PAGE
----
It focused the mind of Greece's prime minister Alexis Tsipras. Greece's economy is in desperate straits, with conditions as bad as the 1930s Great Depression. The average Greek is 40% poorer than five years ago. The unemployment rate is 25%, with youth unemployment at 50%. Tsipras realized that his and Greece's situation was so desperate that he had to capitulate and accept whatever deal the Eurogroup offered it. But that also triggered the resignation of several of Tsipras's ministers, especially after a third of the MPs Tsipras's own far left Syriza party deserted him in the final vote. The result is that Tsipras will have to make widespread changes to his government, assuming his government can survive.

The IMF statement also gave more ammunition to Germany's finance minister Wolfgang Schäuble, who has taken a hard line against simply bailing Greece out again. His position, which he repeated on Thursday, is that voters in Germany and some other eurozone countries will not accept reducing Greece's outstanding debt, either by forgiving part of it or by extending the payments out for decades, since the voters will see that as rewarding Greece's profligacy. The concern is that other countries, such as Italy, Spain, Portugal or even France, will get into trouble some day, and also demand that their debt be written off.

Schäuble claims that the only way to save the euro is to give Greece a "time out" for up to five years, meaning that Greece will return to the drachma or an IOU-based currency until the economy stabilizes, and then can return to the euro.

German Chancellor Angela Merkel is opposing any "time out" for Greece, and this has resulted in a split between Merkel and Schäuble, and also a split in Merkel's conservative party, the Christian Democratic Union (CDU).

Just as Tsipras needed MPs from opposition parties to get the parliament to accept the Eurogroup deal on Wednesday, Merkel on Friday is expected to depend on votes from opposition parties to pass the approval of a bridge loan to prevent Greece from defaulting next week. The bridge loan of 7 billion euros is needed by Monday to allow Greece to make debt repayments to the IMF and the European Central Bank (ECB). The German parliament is expected to approve the bridge loan on Friday.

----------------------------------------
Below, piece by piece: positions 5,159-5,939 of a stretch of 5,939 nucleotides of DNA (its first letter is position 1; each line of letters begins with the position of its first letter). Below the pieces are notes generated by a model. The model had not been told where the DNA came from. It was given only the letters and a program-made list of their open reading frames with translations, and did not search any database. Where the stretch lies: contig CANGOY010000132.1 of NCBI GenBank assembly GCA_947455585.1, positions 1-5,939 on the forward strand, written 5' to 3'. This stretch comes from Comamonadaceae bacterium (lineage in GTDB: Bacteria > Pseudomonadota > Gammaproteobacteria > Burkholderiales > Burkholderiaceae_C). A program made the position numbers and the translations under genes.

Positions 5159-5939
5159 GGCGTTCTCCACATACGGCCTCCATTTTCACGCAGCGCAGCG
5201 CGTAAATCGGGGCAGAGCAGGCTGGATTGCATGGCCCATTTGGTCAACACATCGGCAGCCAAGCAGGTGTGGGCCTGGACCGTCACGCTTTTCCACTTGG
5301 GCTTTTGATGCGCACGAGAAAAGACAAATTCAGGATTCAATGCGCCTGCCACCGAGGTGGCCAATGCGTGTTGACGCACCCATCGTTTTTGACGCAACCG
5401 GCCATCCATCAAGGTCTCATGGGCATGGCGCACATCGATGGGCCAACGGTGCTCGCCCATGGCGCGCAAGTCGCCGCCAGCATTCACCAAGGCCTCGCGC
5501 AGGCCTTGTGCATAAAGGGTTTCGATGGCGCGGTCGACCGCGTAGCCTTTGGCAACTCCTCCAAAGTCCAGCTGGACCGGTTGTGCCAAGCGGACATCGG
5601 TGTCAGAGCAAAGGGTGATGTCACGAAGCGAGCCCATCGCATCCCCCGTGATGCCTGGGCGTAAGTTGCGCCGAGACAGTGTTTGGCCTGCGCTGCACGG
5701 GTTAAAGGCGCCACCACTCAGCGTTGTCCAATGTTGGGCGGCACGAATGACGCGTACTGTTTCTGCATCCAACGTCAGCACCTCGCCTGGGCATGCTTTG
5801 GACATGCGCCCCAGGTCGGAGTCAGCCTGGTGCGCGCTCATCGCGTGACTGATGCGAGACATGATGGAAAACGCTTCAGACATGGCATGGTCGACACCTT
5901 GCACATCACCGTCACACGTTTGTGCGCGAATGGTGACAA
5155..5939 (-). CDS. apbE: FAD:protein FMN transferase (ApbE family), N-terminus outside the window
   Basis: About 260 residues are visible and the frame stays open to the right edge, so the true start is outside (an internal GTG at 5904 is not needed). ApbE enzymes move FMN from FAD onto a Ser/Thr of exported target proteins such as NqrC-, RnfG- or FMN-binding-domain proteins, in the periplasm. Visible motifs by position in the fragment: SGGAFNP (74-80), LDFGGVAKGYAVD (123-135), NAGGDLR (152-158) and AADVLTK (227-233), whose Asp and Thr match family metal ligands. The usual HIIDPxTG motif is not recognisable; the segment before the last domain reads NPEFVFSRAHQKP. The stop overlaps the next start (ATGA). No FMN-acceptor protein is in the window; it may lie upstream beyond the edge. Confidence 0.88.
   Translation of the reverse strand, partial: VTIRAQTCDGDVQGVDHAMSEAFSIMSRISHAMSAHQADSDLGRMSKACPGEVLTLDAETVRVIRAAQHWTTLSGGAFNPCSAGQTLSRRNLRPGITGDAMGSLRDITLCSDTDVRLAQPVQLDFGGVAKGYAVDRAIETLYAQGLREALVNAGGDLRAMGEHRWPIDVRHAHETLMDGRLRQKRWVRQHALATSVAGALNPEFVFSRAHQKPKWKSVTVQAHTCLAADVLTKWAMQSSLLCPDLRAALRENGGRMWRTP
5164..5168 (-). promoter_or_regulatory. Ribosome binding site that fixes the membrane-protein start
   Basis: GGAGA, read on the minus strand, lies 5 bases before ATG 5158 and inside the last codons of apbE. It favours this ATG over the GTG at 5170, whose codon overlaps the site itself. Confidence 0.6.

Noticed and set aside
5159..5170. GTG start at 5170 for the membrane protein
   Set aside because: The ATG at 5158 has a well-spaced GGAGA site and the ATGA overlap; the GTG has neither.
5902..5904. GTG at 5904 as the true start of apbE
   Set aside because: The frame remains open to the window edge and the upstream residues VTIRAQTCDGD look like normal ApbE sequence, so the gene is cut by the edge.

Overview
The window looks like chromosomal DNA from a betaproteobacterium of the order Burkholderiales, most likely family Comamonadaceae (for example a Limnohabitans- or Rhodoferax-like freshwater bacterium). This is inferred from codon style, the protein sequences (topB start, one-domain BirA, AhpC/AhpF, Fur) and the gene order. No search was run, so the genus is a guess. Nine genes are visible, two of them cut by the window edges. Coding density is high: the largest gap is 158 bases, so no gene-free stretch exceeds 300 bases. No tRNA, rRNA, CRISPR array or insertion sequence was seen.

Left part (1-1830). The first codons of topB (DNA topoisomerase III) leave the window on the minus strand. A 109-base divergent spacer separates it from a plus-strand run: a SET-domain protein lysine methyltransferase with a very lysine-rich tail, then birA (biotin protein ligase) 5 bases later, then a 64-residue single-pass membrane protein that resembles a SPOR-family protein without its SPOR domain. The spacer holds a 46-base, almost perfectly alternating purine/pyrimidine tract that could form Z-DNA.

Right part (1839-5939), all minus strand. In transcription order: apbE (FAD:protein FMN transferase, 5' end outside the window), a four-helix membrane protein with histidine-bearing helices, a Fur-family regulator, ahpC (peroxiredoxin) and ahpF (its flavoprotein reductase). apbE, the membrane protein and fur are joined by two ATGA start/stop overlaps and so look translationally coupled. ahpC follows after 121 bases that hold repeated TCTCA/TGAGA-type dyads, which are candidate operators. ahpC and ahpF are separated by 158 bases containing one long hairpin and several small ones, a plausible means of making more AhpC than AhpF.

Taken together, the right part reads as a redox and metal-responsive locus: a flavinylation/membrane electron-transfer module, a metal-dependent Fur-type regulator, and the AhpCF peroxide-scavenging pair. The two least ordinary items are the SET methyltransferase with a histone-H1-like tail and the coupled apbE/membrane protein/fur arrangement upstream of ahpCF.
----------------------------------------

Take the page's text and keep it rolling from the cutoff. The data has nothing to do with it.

Greece got some additional good news on Thursday, when the ECB announced that it will again provide a limited amount of Emergency Liquidity Assistance (ELA), to last for a week. Greece's banks have been closed for two weeks now, and this will permit them to reopen next week. However, there apparently will still be a limit of 60 euros per day in ATM withdrawals.

Once Monday arrives, the crisis will continue with chaotic negotiations over the new 80 billion euro bailout for Greece. But after the IMF has thrown Europe under the bus, and after Schäuble has said Greece has to have a "time out," you should expect the shouting to continue. It's not clear to me personally how it makes sense to negotiate a new bailout when the IMF is like the child who yelled that "the Emperor is naked," leaving everyone else no choice but to face reality. Kathimerini and Reuters

(Comments: For reader comments, questions and discussion, see the 17-Jul-15 World View -- ISIS-linked terrorists sink Egyptian navy ship amid Suez Canal expansion thread of the Generational Dynamics forum. Comments may be posted anonymously.) (17-Jul-2015) Permanent Link